Huntingdon Valley
Lady Washington Inn on Huntingdon Pike
Lady Washington Inn on Huntingdon Pike
Huntingdon Valley is located in Pennsylvania
Huntingdon Valley
Huntingdon Valley
Location of Huntingdon Valley in Pennsylvania
Huntingdon Valley is located in the United States
Huntingdon Valley
Huntingdon Valley
Huntingdon Valley (the United States)
Coordinates: 40°07′00″N 75°02′59″W / 40.11667°N 75.04972°W / 40.11667; -75.04972
CountryUnited States
CountyMontgomery, Bucks
223 ft (68 m)
Time zoneUTC-5 (EST)
 • Summer (DST)UTC-4 (EDT)
ZIP code
Area codes215, 267 and 445

Huntingdon Valley is a village, as well as a suburban mailing address located in Lower Moreland Township, Upper Moreland Township and Abington Township all in Montgomery County, and in small sections of Upper Southampton Township and Lower Southampton Township in Bucks County, Pennsylvania, United States, bordering the Fox Chase, Bustleton, and Somerton sections of Philadelphia.


The village of Huntingdon Valley is located along Huntingdon Pike (Pennsylvania Route 232). The Lady Washington Inn was added to the National Register of Historic Places in 1982.[1] The inn is believed to have held first lady, Martha Washington while George Washington was at Valley Forge. The region saw early settlements and mills along the Pennypack Creek. The Fetter's Mill Village Historic District is located in the valley through which the Pennypack Creek flows. The area surrounding the original village was very rural up until the latter half of the 20th century.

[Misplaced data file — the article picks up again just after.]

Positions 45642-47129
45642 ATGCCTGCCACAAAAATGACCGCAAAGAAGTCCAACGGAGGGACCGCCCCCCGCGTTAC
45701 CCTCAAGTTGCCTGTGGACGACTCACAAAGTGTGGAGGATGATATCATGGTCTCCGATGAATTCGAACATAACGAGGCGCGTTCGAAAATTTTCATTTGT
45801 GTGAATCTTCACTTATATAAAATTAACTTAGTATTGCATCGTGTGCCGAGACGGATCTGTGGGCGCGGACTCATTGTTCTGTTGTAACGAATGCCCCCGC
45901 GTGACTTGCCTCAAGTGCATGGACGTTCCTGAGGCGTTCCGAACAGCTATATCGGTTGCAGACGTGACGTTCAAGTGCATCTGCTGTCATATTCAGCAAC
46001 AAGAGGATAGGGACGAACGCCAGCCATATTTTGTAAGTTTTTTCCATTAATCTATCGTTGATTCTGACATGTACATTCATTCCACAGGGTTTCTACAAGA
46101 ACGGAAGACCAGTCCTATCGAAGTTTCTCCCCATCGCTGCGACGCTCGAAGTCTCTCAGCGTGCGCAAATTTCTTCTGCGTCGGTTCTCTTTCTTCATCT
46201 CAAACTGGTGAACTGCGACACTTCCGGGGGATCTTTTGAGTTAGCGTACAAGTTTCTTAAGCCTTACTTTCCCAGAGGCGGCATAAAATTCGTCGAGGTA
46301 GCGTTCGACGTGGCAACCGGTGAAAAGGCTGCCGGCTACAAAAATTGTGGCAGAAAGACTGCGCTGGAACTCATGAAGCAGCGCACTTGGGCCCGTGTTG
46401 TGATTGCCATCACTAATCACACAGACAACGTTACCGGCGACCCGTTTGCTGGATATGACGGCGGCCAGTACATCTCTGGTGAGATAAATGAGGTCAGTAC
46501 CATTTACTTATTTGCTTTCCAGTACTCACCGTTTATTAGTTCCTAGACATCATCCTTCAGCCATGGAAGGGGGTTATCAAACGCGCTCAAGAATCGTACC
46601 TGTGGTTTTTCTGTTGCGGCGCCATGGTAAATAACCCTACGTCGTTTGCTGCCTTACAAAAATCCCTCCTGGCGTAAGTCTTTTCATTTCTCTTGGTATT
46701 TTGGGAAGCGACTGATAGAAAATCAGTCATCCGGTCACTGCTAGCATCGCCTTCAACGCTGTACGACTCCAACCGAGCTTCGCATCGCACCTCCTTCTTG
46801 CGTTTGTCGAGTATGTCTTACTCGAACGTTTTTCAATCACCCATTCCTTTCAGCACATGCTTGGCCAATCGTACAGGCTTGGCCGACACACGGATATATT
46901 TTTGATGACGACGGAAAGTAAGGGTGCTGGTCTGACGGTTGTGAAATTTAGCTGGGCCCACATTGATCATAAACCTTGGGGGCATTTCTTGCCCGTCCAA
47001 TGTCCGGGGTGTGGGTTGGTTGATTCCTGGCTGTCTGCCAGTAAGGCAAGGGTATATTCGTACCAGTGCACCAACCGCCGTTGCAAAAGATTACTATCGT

Living standards

Originally referred to as Goosetown,[2] Huntingdon Valley boasts some of the highest standards of living in the Greater Philadelphia area with 90% of the Township being single-dwelling homes and having one of the highest per capita incomes in Montgomery County, Pennsylvania.[3]

Huntingdon Valley (ZIP 19006), Pennsylvania, sales tax rate is 6.00%. Income tax is 3.07%. The income per capita is $45,125, which includes all adults and children. The median household income is $94,961.

Lorimer Park

Located within Huntingdon Valley is Lorimer Park, 213 acres (0.86 km2) of woods and meadows connected to Pennypack Park of the Fox Chase section of Philadelphia County. The park borders Fox Chase Farm, one of the two remaining active farms in Philadelphia County.

School districts

Huntingdon Valley Library

Students in Huntingdon Valley attend one of several school districts, including Lower Moreland Township School District, comprising Pine Road Elementary School, Murray Avenue School (formerly Lower Moreland Middle School), and Lower Moreland High School; Upper Moreland School District; and Abington School District, comprising seven elementary schools, Abington Junior High School, and Abington Senior High School. Also, residents who live in Bucks County attend Centennial School District. The movie Can't Hardly Wait was written and directed by Lower Moreland Alumnus Harry Elfont and is based on his experience at Lower Moreland High School.

Passenger trains

Main article: Huntingdon Valley (SEPTA station)